Catching questions are at the forefront of today’s tidbits.

The Red Sox didn’t make a qualifying offer to Jarrod Saltalamacchia, which would have committed Boston to paying him $14.1 million next year. But the Red Sox are reportedly interested in having him back on a two-year deal for less money.

Why not make a bigger commitment to Saltalamacchia, who was third among American League catchers with an .804 OPS (combined on-base and slugging percentage)?

Saltalamacchia, 28, is a switch hitter and won praise for his play-calling this past season.

But there remains questions about his defense. He ranked 11th in caught-stealing percentage (21 percent) among full-time American League catchers and was 2 of 20 in throwing out runners to third (and, yes, his errant throw to third base in Game 3 of the World Series does come to mind).

David Ross is back for at least one more year as a backup (or tandem) catcher. Boston doesn’t seem sold on Ryan Lavarnway, although he hit .299 in limited time, and Christian Vazquez may be a year or two away with Blake Swihart right behind.

So Boston appears to want a veteran to fill the gap for a couple of years. Seems they would take Saltalamacchia at the right price. If not, they will shop.

ASSUMING THAT Jacoby Ellsbury takes a big payday elsewhere, are the Red Sox sold on Jackie Bradley Jr. as a replacement? He batted .189 in 95 at-bats last year.

Bradley can more than fill in for Ellsbury in center, but Boston will need another leadoff batter (Dustin Pedroia has done the job before).

General Manager Ben Cherington likes depth, so Boston probably brings in someone else who can play center (even if only on a minor league contract). And if Ryan Kalish is healthy, he could be a factor.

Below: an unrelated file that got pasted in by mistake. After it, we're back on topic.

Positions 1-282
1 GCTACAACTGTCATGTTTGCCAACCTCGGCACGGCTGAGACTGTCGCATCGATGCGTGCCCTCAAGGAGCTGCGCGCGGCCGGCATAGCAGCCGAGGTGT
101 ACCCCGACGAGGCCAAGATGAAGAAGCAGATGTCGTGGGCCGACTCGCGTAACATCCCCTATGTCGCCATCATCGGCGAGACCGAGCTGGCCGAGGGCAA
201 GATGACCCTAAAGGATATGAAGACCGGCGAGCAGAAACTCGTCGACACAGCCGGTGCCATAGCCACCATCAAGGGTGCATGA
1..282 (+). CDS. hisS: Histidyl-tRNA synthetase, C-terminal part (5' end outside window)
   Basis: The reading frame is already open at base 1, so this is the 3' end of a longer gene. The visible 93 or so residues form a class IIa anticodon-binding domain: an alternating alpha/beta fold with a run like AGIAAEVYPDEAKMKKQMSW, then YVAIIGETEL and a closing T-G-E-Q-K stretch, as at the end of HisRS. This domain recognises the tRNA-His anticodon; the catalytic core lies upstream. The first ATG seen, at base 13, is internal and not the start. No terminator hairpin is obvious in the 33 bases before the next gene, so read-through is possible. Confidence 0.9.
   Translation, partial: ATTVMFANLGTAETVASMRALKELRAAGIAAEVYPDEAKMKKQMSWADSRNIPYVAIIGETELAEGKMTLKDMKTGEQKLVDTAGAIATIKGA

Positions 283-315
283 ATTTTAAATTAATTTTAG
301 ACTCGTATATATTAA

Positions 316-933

WHILE TESTS ON MIKE Napoli’s hip have been positive, the Red Sox seem leery of going to a multiyear deal.

Maybe they aren’t convinced of his long-term health, and the memory of Mike Lowell is still present.

Lowell, the 2007 World Series MVP, signed a three-year deal after the Series but was eventually limited by a hip injury, averaging 100 games a season.

GARIN CECCHINI played only 66 games for Portland last year. He might be a candidate to return, but that’s hardly a given.

Bradley played 61 games for the Sea Dogs in 2012 (.271 average/.809 OPS) and wowed everyone in spring training last March. Because of injuries, he made the major league team for the opener and spent most of the year in Triple-A Pawtucket.

Cecchini hit .296 (.825 OPS) for the Sea Dogs. He’s playing in the Arizona Fall League (.277/.772) and was one of the three Boston prospects to make the league All-Star Game, with second baseman Mookie Betts and reliever Noe Ramirez.

Not surprisingly, the personable Cecchini was nominated for the league’s Dernell Stensen Sportsmanship Award.

OTHER ARIZONA LEAGUE players from Boston include Betts, the future Sea Dogs infielder. He’s batting .271. Ramirez, who finished the year with Portland, has a 1.93 ERA.

First baseman Travis Shaw didn’t make the All-Star Game but he is shining with a .361 average, five home runs and a 1.157 OPS. Shaw, who had a disappointing 2013 (.221/.736) could be due for a breakout year.

Infielder Derrik Gibson is batting .125 in Arizona in 40 at-bats.

Besides Ramirez, Keith Couch (4.05 ERA) and Mickey Pena (4.55) are pitching in Arizona. Couch is expected to compete for the Pawtucket rotation in 2014, while Pena will likely be back in Portland.

THE SEA DOGS made an impressive announcement this past week, showing off their new video boards. The main board is three times as big as the old one with a much clearer picture.

Sea Dogs officials are vowing to include more Red Sox highlights next season, a feature that has been missing in recent seasons.

And there should be other improvements (like a variety of Sea Dogs highlights and other features). Eventually replays from the game will be shown.

The fan experience, as they say, will be more enjoyable.

Kevin Thomas can be reached at 791-6411 or:

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Twitter: @ClearTheBases